The winning numbers for the record $1.5 billion Powerball jackpot are 08, 27, 34, 04, 19, and Powerball number 10. To win the full $1.5 billion jackpot (or take a lump sum of $930 million), you must have all six numbers correct.
Winning tickets were sold in California, Florida and Tennessee. The jackpot will be split among the winners.
What to do if you've won the Powerball jackpot
No you haven't. Stop lying. Nope.
The odds of matching at least one number (and therefore winning at least $4) are pretty good: 1 in 25.
But the odds of matching all five numbers plus the Powerball number are 1 in 292,201,338. Those are terrible odds.
If you think you beat them, you should probably check the numbers at the top of this post again.
But if you actually did win the Powerball jackpot — or you would just like to pretend you did — here are some tips:
Take the annuity. The overwhelming majority of Powerball winners take the smaller lump sum prize instead of accepting the full prize paid in 30 annual installments.
And some advice on the internet will tell you that they are correct — because if you expect a good return on investment, you can make more money by investing the lump sum all at once.
But you can't expect a good return on investment. That's not how investments work. You can expect a reasonable return on investment if you invest conservatively; if you invest in high-risk, high-reward things (like the Powerball itself), you can gain more or lose more.
The money you'd save in taxes by taking the annuity works out to a little more than you'd make by investing the lump sum in a reasonably conservative way.
As Vox's Matt Yglesias wrote, "A risky investment strategy might work well, but risky investment strategies are, well, risky, and lottery players do not have a great track record of managing risky investments."
Don't expect the money to make you feel happier — but it will make you more satisfied with your life. Many people have heard that money doesn't buy happiness above $75,000 or so. But they're misreading the study that the finding came from — which actually says that the more money you have, the more satisfied you are, no matter how rich you get.
Dylan Matthews explained the study in more depth. Here's the gist:
While people's day-to-day moods stop getting better after $75,000 in household income, Deaton and Kahneman find there's absolutely no drop-off point for life satisfaction. It's not linear; $10,000 does more for you if you're making $50,000 than if you're making $1 million. But the effect is there, constantly, no matter how much you earn.
Don't expect too much, or you'll be disappointed later. David Heinemeier Hansson became a Danish millionaire overnight. Here's one of the things he learned:
There is an enduring and very real satisfaction and comfort in never having to look at the price of a meal in a restaurant again (even though I still do). But like a good movie that's been hyped to the hills, it's almost impossible not to be let down when you finally see it. Expectations, not outcomes, govern our happiness.
If you really did win the Powerball jackpot, you should probably read Hansson's whole essay. It might help you adjust to your swanky new life.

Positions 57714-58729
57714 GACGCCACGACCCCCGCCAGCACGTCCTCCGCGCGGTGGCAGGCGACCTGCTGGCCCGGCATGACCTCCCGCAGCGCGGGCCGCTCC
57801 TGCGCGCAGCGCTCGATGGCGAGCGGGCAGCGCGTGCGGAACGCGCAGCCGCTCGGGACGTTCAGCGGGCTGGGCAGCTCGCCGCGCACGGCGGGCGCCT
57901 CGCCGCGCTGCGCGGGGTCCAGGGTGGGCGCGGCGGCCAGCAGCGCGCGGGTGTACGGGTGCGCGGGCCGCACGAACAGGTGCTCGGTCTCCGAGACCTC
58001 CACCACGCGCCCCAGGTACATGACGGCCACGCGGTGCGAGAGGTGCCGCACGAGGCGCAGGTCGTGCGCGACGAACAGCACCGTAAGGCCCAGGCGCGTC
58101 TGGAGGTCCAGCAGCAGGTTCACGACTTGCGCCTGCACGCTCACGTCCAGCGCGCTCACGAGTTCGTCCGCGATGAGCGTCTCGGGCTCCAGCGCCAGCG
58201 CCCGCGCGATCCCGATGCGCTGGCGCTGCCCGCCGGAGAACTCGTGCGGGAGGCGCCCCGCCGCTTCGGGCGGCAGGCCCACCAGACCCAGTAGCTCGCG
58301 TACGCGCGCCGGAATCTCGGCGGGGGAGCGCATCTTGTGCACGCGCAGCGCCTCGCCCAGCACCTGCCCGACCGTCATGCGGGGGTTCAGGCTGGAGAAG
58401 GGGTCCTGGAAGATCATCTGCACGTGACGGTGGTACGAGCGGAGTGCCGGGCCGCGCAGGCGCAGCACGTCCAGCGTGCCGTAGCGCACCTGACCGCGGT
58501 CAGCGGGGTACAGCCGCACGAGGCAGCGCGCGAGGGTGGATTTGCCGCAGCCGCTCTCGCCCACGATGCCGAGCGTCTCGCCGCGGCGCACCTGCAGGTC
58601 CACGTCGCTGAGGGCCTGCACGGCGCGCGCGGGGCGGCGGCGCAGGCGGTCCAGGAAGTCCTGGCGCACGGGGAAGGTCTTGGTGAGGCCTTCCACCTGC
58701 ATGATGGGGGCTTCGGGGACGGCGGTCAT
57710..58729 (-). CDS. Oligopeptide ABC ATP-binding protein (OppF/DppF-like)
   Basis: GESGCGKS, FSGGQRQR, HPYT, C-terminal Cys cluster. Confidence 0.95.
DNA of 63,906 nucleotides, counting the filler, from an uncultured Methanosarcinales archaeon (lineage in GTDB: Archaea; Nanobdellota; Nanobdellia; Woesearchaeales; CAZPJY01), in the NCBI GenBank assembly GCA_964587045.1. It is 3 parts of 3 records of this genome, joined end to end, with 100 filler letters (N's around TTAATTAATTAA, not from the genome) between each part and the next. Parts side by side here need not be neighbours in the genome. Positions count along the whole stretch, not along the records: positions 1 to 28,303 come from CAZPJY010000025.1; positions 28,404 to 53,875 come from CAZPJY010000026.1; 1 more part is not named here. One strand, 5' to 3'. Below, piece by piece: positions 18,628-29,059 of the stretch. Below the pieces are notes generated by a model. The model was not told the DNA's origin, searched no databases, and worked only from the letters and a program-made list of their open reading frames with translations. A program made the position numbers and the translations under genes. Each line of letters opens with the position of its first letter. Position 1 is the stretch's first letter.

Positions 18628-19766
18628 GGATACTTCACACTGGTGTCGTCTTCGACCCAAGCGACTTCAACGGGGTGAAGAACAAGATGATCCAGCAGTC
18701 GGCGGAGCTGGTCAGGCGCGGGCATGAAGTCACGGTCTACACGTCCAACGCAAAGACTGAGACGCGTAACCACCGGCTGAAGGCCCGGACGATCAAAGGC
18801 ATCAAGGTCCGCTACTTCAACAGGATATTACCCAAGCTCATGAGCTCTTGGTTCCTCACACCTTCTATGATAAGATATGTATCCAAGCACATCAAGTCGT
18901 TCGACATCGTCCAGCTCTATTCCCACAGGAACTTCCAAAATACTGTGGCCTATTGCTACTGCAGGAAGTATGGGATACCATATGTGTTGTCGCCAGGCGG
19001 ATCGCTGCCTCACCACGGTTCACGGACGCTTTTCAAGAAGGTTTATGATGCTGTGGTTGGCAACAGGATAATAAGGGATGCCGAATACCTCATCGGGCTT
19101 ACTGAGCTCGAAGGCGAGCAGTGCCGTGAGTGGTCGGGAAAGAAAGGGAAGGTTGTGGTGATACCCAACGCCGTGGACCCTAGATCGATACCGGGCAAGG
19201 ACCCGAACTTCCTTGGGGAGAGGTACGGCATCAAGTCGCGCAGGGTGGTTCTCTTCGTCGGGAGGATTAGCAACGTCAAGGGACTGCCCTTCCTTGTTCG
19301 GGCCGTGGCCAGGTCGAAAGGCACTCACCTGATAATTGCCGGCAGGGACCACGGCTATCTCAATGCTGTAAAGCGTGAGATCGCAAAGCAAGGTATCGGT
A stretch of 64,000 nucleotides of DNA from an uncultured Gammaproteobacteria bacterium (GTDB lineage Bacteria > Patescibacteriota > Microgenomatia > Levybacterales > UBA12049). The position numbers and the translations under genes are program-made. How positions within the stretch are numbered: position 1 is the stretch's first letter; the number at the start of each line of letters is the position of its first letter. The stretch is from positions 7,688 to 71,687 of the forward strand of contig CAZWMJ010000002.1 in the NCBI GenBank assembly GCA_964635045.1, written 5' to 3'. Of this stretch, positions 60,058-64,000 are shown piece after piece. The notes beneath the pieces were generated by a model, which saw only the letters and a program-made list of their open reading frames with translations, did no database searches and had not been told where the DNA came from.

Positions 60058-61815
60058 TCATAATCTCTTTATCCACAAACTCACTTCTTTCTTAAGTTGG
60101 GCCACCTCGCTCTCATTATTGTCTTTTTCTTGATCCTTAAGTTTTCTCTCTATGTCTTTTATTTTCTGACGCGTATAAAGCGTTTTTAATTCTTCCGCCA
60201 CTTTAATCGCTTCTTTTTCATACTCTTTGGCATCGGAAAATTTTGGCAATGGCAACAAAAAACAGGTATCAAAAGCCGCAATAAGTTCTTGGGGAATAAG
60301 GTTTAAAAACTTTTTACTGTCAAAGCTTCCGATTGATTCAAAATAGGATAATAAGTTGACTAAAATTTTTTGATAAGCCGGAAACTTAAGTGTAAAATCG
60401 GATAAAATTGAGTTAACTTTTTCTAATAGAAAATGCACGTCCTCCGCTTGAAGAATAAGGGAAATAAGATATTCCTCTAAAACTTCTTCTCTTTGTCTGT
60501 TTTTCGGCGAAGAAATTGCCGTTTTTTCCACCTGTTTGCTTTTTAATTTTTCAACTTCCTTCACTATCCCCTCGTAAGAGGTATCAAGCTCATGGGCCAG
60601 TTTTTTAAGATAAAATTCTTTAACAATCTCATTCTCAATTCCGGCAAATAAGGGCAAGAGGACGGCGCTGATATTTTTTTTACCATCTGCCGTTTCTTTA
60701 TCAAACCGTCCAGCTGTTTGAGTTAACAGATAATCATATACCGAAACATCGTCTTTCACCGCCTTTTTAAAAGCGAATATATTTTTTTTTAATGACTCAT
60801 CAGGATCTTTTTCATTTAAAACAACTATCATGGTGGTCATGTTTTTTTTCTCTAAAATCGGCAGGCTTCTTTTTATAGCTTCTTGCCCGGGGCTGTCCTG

What to do if you haven't won the Powerball jackpot
Don't try to recoup your losses on lower-payout, more frequent lotteries. As Alvin Chang reports, that way gambling addiction lies:
[Former bodega owner Adam] Osmond says that when he ran his stores, he'd see people come in and start with a Powerball ticket, which is drawn twice a week and has long odds. But they wouldn't win, so they'd play the Pick 3 or Pick 4, which is drawn twice a day with prizes from a few hundred to a few thousand dollars. Then they'd play the scratch tickets, which they could play constantly.
"The more you play, the more you're going to win," he said. "Winning is what gets to people who play a lot. When you are down, you are always thinking that you gotta play more. Even if you get ahead and get ahead, you're going to put it back."
Don't think you've lost your only chance to save money. One in five Americans believe that winning the lottery is the only way they can accumulate substantial savings. Fifteen percent of millennials say winning the lottery is their retirement plan.
Most of these people don't actually expect to win the lottery — they just don't see any realistic way they're going to save big. But you should probably still try to work out a plan B.
Don't console yourself by thinking the cost of your ticket went to raise more money for public schools. Many states set aside the money they make from the lottery (or part of it) for state education funding. But some states use it for other purposes: Colorado, for example, puts its lottery revenue into a fund for parks, recreation, and conservation. Other places, like Iowa, simply dump most of the money into the state's "general fund."
Even in states where some lottery money goes toward education, it doesn't actually mean public schools will get more money than they otherwise would.
Instead, state legislators just factor lottery revenue into their funding decisions — and put less money toward education out of the state's general fund. So the amount of education funding ends up being similar; it just comes from different places.
As the political scientists Donald E. Miller and Patrick A. Pierce wrote in a 1997 article about state lottery funding and education, "Citizens should recognize that the claims that lotteries will improve education funding are likely to be as misleading as the odds of their winning those lotteries are meager."